Veteran Stories:
Winifred Kathleen Sirois

Army

  • Winifred Sirois (2nd from the left) in Garrett's Hay, near Woodhouse Eaves, England, 1943.

    Winifred Sirois
  • Winifred Sirois (2nd from the right) on leave in Trafalgar Square, London, England, 1943.

    Winifred Sirois
  • Winifred Sirois and her Husband went on a Honeymoon to Bournemouth, England. On the left: photo which shows how it looks now; on the right: post card which shows how it looked when they arrived in 1943.

    Winifred Sirois
  • Winifred Sirois and her Husband, Arthur Francis, on leave in Parents House, 1944.

    Winifred Sirois
  • Winifred Sirois, November 4th, 2009, at Whitby, Ontario.

    Winifred Sirois
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"there was a drugstore there and a few little stores and a rocket had landed on it and the whole place was just a crater. It was just hit. Yes, it’s tough, war is tough. Don’t go to war."

Transcript

I would have liked to have joined the air force but there wasn’t any vacancies. Women in the services was new. Each of the services had sort of a trial run to see how many they could take. So I couldn’t get into the air force so I took the army.

Well, the training was on, in Trowbridge, which is a small town on the Salisbury Plain, which actually is southeast of London. It was signals, I’ll call them signals and they had their, these women to teach how to do Morse [Code] and how to listen to Morse. And when you say you’re listening to Morse, that is fine but you’re listening to Morse with all this interference on top of it. Because the Germans knew we were listening to their signals, so they made it as difficult as you can. And in front of these sets for eight hours at a time and you find a little peep somewhere and then you try to tune it in.

If we got anything good, they would tell us. But if we didn’t get anything good, then we didn’t hear. So the only time I heard anything in plain language was when the Italians were getting out of Libya. They were being evacuated as it was the Italian troops and they were all sending messages home to their families. And that was in plain language but of course, that was Italian. I mean, you had to be Italian-speaking to know but it was quite interesting, the messages they were sending home.

It was dull and boring at times. We had an eight hour shift, it was around the clock and you know, there was a morning shift and an evening shift and a night shift. And we marched from where we were billeted to the, actually, they were Nissen huts, which were these long metal huts and they were camouflaged to look like greenhouses.

I remember what it was like. Nobody could ever forget. Well, actually, it wasn’t that bad. You have to remember that Britain was almost on starvation rations. I mean, we were very very badly rationed. The ships that were bringing our supplies had to cross the Atlantic. They were sinking a lot of the ships, the food was short. Well, not only were we bombed, we were also starved.

At first, we didn’t get bombing. Everybody was waiting and it was about a year before they started the bombing. They [the enemy] were concentrating then on throwing the French out of France. And if you know your geography, you’ll know that the English Channel is very narrow, 22 miles across. So once they had thrown the French out or captured the French, they were right on the coast, so their planes didn’t have far to come, 22 miles across the Channel. For the heavy bombers, it was quite close. Of course, we bombed Germany too.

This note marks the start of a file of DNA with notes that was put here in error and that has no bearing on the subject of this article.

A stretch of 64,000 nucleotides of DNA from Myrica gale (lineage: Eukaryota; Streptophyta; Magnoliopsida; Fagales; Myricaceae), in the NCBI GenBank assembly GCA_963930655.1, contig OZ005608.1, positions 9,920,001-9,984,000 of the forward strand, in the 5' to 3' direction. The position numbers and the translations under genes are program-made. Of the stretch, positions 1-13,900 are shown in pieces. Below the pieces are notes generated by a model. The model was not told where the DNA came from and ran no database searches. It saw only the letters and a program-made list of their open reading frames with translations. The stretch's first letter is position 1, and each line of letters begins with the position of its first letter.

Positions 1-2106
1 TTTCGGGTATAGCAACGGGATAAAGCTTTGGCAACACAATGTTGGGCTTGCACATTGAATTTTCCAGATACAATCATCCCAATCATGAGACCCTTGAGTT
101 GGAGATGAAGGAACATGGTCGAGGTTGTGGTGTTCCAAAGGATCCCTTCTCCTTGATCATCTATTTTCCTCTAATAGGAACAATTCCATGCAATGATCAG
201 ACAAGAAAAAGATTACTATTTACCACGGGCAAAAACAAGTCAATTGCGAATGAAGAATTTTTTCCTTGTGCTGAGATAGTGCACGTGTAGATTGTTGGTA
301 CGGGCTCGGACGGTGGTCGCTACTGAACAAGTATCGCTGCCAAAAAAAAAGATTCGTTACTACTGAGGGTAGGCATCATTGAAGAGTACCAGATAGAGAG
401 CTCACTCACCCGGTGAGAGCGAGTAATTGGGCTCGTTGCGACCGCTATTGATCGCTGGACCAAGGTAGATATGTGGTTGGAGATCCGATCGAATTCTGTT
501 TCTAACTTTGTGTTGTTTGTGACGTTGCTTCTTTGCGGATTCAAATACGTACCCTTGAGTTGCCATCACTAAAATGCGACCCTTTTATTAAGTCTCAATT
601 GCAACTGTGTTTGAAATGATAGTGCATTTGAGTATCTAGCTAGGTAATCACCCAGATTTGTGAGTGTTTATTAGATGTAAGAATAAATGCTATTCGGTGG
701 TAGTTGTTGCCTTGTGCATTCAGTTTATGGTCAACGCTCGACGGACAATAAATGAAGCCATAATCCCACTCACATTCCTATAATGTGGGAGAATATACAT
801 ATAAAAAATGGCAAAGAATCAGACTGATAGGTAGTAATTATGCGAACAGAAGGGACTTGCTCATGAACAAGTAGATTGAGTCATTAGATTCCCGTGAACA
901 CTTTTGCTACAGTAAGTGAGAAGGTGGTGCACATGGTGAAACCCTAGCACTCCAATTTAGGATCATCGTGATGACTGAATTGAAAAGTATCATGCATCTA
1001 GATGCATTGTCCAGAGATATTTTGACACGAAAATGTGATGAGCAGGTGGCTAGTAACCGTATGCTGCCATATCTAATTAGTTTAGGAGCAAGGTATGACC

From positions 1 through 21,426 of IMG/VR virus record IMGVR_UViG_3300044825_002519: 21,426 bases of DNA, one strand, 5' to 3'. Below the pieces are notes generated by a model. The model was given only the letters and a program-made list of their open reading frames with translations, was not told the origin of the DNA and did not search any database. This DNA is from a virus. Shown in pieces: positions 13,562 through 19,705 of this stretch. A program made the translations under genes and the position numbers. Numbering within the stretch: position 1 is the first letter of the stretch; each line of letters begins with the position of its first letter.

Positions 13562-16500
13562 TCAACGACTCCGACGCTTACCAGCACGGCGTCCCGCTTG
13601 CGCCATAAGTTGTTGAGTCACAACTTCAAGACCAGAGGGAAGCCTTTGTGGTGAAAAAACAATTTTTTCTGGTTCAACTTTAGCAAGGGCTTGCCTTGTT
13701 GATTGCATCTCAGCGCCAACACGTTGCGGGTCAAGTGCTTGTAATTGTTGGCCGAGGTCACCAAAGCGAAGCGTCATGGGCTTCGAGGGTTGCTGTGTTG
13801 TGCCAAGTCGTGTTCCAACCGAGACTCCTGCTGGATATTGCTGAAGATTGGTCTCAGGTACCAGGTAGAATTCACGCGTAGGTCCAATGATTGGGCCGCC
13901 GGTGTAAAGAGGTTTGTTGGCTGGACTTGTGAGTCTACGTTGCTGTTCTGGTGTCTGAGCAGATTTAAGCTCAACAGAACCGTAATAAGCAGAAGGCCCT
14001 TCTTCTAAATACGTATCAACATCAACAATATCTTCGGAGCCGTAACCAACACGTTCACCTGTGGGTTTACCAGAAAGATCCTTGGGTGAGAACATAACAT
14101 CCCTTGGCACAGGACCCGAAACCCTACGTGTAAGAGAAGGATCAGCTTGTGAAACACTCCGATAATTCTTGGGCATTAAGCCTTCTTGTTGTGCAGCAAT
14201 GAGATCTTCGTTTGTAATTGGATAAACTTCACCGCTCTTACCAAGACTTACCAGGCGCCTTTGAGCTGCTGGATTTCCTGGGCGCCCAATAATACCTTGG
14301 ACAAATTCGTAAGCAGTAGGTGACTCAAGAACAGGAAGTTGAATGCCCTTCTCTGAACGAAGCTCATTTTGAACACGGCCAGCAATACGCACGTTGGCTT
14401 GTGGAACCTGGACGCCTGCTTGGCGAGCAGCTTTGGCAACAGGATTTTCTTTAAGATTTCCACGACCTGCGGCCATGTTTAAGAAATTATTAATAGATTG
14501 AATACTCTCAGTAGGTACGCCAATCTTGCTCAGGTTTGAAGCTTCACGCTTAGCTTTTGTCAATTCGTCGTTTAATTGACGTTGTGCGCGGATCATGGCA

Everybody was trained to cope with the incendiary bombs which did a lot of damage. And you were fire watchers. You did a four or five hour shift and you had a pail and a shovel and sand and when these incendiary bombs dropped, you took your pail and you threw the sand on the bomb and put it out.

The time they bombed the docks and it was a lovely Saturday afternoon. And they came in and they bombed the docks with incendiary bombs. It was a slum because the people on the boats, they came in and they’d stay maybe a week or so and then they went right out again. A bit on the outskirts of London and where we were, you could see the flames from the docks. And then at night, the bombers came back and of course, you’re only talking about 22, 25 miles they had to come and they dropped high incendiary on it and the whole area of the docks was burning, plus the ships that were on the dock there.

And then as the war got on, you’ve probably seen in your history books, they talked about the buzz bombs and the rockets. And the buzz bombs was like something you see in the comics now and the buzz bombs, they put-put-putted, it was like a little airplane and you could see them. And they tried to shoot them down and they buzz-buzz-buzzed. And then the motor would cut and they would drop. And wherever they dropped, they exploded. And there were rockets and the rockets came [were launched] from Holland, in that area. And they were sort of beginning of, well, what you get now but it was all fresh. And of course, the Fighter Command and Bomber Command tried to bomb the places because the rockets did a lot of damage. It was a high explosive. I can remember my father was in walking distance of going to war and this morning, he started out and then he thought it was going to rain, it rains a lot in England. So he came back for his umbrella. When he got to a corner where he normally crossed over, there was a drugstore there and a few little stores and a rocket had landed on it and the whole place was just a crater. It was just hit. Yes, it’s tough, war is tough. Don’t go to war.

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